NEW ORLEANS -- Mid-Saturday morning, storm clouds are motorcycling across the sky. We're seeing, and feeling, the winds we've been hearing about for two days, the winds whipping the BP oil slick closer and closer to the shore of the coastal wetlands. And, after two or three months in which it seemed this city was virtually levitating (the Saints' victory in the Super Bowl, the forthcoming end of the Ray Nagin era), that sinking feeling is back, just at the time the city is reaching the climax of JazzFest. So, the talk among the locals is the dread that the regional economy and ecology is about to take another disastrous hit at the hands of outsiders, while the visitors are enjoying the music, the food, and the crafts that flow from the culture formed by that ecology. And there are reports of locals lining up for what many expect may be their last taste of raw Louisiana oysters for a long, long time. Frozen Chinese seafood, anyone?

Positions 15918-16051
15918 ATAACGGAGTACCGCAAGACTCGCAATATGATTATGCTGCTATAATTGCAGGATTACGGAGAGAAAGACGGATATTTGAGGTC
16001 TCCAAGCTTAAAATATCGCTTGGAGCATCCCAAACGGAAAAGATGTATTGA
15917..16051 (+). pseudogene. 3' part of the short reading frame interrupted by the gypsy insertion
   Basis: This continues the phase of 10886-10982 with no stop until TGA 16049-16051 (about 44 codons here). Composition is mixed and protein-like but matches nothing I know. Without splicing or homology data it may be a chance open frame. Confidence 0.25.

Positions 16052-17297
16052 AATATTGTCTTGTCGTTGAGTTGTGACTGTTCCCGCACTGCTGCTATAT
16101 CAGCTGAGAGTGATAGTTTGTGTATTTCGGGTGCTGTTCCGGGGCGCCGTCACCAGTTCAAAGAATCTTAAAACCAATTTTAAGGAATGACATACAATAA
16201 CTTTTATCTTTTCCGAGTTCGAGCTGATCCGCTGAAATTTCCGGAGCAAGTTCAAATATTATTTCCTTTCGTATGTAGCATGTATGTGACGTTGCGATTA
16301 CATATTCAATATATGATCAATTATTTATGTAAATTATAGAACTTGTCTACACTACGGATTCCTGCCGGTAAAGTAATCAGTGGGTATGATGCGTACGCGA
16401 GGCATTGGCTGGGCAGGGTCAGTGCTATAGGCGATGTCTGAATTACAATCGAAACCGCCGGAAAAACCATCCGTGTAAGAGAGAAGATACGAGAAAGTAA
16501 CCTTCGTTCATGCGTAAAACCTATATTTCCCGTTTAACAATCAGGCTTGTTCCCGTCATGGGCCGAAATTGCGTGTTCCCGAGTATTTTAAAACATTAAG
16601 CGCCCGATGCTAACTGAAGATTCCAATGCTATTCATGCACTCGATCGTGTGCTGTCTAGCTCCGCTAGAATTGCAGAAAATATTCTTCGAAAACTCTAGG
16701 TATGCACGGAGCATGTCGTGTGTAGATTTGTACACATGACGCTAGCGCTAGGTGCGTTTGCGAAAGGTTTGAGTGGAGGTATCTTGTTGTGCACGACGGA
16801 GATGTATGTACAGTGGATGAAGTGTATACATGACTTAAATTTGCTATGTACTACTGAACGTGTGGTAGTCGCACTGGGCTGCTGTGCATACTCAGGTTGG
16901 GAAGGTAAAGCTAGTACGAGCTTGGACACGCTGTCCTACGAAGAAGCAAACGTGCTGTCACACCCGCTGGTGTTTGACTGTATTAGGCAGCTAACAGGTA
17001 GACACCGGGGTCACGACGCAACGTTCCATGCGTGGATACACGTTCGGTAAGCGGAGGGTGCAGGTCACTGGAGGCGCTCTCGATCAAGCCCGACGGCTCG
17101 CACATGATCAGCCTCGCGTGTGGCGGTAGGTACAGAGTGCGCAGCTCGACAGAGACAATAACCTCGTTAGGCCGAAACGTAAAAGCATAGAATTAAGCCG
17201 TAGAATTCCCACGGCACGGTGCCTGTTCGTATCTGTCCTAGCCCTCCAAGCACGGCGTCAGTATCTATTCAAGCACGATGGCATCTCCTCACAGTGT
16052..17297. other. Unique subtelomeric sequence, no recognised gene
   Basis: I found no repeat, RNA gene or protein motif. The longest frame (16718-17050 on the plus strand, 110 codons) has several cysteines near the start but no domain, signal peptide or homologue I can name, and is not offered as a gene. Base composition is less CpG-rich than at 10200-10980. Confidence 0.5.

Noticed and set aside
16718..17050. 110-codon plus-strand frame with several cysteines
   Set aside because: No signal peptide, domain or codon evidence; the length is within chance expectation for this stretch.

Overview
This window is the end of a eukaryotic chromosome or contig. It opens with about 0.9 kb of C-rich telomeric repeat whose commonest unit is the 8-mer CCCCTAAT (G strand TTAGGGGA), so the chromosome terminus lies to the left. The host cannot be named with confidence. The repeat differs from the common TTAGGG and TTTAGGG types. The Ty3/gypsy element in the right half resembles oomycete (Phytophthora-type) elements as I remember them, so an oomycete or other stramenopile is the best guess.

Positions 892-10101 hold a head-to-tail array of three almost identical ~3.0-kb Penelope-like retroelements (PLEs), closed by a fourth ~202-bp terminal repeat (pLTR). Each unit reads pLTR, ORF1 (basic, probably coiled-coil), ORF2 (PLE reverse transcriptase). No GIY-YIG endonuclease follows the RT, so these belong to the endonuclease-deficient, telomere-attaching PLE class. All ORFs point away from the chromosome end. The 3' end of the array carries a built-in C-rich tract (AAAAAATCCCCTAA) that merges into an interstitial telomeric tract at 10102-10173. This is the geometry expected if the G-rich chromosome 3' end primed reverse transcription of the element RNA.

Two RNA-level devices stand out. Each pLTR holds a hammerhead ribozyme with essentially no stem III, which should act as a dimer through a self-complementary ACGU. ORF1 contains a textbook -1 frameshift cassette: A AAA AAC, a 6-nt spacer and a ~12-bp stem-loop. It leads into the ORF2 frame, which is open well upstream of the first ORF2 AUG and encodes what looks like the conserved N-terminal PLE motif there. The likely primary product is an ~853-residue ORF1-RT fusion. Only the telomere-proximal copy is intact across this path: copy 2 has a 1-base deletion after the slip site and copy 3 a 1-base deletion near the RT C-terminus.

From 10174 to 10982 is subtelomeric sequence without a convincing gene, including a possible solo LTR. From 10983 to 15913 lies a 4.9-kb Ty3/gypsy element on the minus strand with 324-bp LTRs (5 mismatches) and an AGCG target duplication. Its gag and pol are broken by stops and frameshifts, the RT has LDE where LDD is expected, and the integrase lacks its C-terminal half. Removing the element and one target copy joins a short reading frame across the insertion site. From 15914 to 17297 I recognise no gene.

And, as more details of the BP spill incident emerge, one spies a familiar pattern: BP wasted days minimizing the amount of oil flowing from the well, freezing the feds until NOAA came out with the bad news. And BP executives reportedly minimized the danger of a spill.
Sound familiar? It should. Information I've collected for my forthcoming documentary film on the 2005 flooding of New Orleans, The Big Uneasy, show that the US Army Corps of Engineers, as far back as 1974, minimized chances that any storm larger than the "Standard Project Hurricane," which served as their design spec, could endanger the area, and as recently as 2005 it minimized chances that its still-uncompleted Hurricane Protection System could breach. Thomas Ricks' excellent book on the Iraq war, Fiasco, is rife with evidence that Pentagon planners routinely embraced best-case scenarios, refusing to engage in worst-case planning.
In other words, despite all the divisions we're supposed to believe are important -- left/right, public/private -- major projects in modern America seem to be rife with wishful thinking and short-term economics. Because it's cheaper to believe in best cases. Until the worst case happens.